Eric, have you built a document in which delegates can indicate their support of your amendment? I would sign in support if such a document exists. If you needed a model, I’ve posted my support sheet several times and again just this morning, June 5, for Amendment 86 on Equity. Or if you want a copy I am glad to share. I just want to support an amendment to add back in the 7 principles.

thx, Bek

I suspect there are a lot of people who will find this proposal quite appealing, so I’d like to use this space to offer my own perspective on the seven principles, which differs from those expressed here. I am NOT one of the people who can recite the seven principles from memory, and it is not my experience that other UUs are typically able even to paraphrase all seven of them, much less recite the exact text. I believe that the first and seventh principles remain in very active use as theological starting points, that the fourth principle is often invoked as the basis for practices such as freedom of the pulpit, and that the fifth principle effectively expresses an important aspect of our polity. I WISH the third principle were more often invoked as a basis for encouraging spiritual depth. But the second and sixth principles are almost never used among us, except in such a general sense that their meaning is indistinguishable from that of the first.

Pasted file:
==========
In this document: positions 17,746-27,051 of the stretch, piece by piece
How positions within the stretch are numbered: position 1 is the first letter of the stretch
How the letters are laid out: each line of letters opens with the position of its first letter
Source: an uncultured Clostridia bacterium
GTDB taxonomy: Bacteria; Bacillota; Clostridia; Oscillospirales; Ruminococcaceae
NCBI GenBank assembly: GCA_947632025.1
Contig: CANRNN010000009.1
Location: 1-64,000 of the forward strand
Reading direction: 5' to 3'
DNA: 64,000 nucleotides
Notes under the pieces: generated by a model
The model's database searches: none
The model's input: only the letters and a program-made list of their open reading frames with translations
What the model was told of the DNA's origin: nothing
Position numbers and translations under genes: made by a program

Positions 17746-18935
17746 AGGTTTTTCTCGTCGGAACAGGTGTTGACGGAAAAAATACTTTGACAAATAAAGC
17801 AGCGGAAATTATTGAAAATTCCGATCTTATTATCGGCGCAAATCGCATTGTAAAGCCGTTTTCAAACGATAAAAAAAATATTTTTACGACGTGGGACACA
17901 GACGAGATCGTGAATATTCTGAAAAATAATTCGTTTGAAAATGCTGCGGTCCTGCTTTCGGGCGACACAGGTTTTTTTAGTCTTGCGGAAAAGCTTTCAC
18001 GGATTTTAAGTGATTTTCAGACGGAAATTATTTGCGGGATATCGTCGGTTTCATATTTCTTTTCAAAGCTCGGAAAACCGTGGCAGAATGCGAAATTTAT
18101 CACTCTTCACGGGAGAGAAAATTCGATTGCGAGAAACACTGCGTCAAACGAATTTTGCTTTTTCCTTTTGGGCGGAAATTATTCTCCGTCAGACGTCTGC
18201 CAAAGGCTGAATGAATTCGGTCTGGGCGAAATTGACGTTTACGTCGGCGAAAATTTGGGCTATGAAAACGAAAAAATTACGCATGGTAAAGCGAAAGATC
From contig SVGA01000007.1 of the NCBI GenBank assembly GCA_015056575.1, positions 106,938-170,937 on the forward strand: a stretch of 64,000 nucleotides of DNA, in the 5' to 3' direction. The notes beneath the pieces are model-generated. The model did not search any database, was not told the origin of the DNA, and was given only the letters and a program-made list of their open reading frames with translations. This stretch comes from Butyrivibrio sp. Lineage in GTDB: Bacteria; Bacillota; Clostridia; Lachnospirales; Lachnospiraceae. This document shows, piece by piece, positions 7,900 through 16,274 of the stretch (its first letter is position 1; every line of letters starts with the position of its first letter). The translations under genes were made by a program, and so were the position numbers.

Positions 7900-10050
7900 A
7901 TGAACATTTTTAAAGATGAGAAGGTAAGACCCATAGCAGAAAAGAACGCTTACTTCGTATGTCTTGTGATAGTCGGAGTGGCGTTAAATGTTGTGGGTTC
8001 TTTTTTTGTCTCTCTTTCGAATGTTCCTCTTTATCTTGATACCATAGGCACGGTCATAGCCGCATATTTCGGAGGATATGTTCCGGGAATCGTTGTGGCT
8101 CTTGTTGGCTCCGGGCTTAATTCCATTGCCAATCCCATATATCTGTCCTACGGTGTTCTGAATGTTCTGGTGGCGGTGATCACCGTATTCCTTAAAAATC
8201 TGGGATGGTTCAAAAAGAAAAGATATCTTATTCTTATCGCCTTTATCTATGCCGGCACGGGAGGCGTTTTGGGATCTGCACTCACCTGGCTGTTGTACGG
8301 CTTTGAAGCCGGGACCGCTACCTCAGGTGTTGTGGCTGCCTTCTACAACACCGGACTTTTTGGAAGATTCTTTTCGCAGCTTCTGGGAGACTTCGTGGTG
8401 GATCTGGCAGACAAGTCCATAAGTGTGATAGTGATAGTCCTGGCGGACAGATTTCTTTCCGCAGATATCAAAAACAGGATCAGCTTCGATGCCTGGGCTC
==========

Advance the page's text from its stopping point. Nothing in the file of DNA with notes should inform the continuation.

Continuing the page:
Also, the language of the seven principles is NOT kid-friendly. I’ve seen many attempts at kid-friendly paraphrases, and it has always seemed to me that they fundamentally change the meaning of at least one of the principles.

For me, the new language is appealing primarily because it encapsulates each value in a single word, which will be much easier to remember for people of all ages.

In short–I think the affection many feel for the seven principles may simply be the sort of affection we will come to feel for ANY language once it is been in longstanding use.

Wow, I experience your closing comment as quite condescending and dismissive, for any number of reasons I will not enumerate here. For me, I regularly cite to 1st, 2nd, 4th, 5th, and 7th principles.

Hi Bek–I’m sorry for my poor choice of words. I shouldn’t have said ANY language. I do think that the 1985 Seven Principles have been especially successful language, that lots of people have found valuable for a very long time. I can think of lots of other statements of principle that have not been so successful. The original 1960 Article II, for example, had become severely dated by 1985 because of its use of sexist language. There was an urgent need for revision then, while the need for revision now is more debatable.

My point was simply that it is always challenging to weigh the relative merits of older language versus newer language. The older language may seem more eloquent simply because we associate it with positive memories. Or it may actually BE more eloquent. It is hard to know for sure, which is what makes this process challenging.

Best wishes,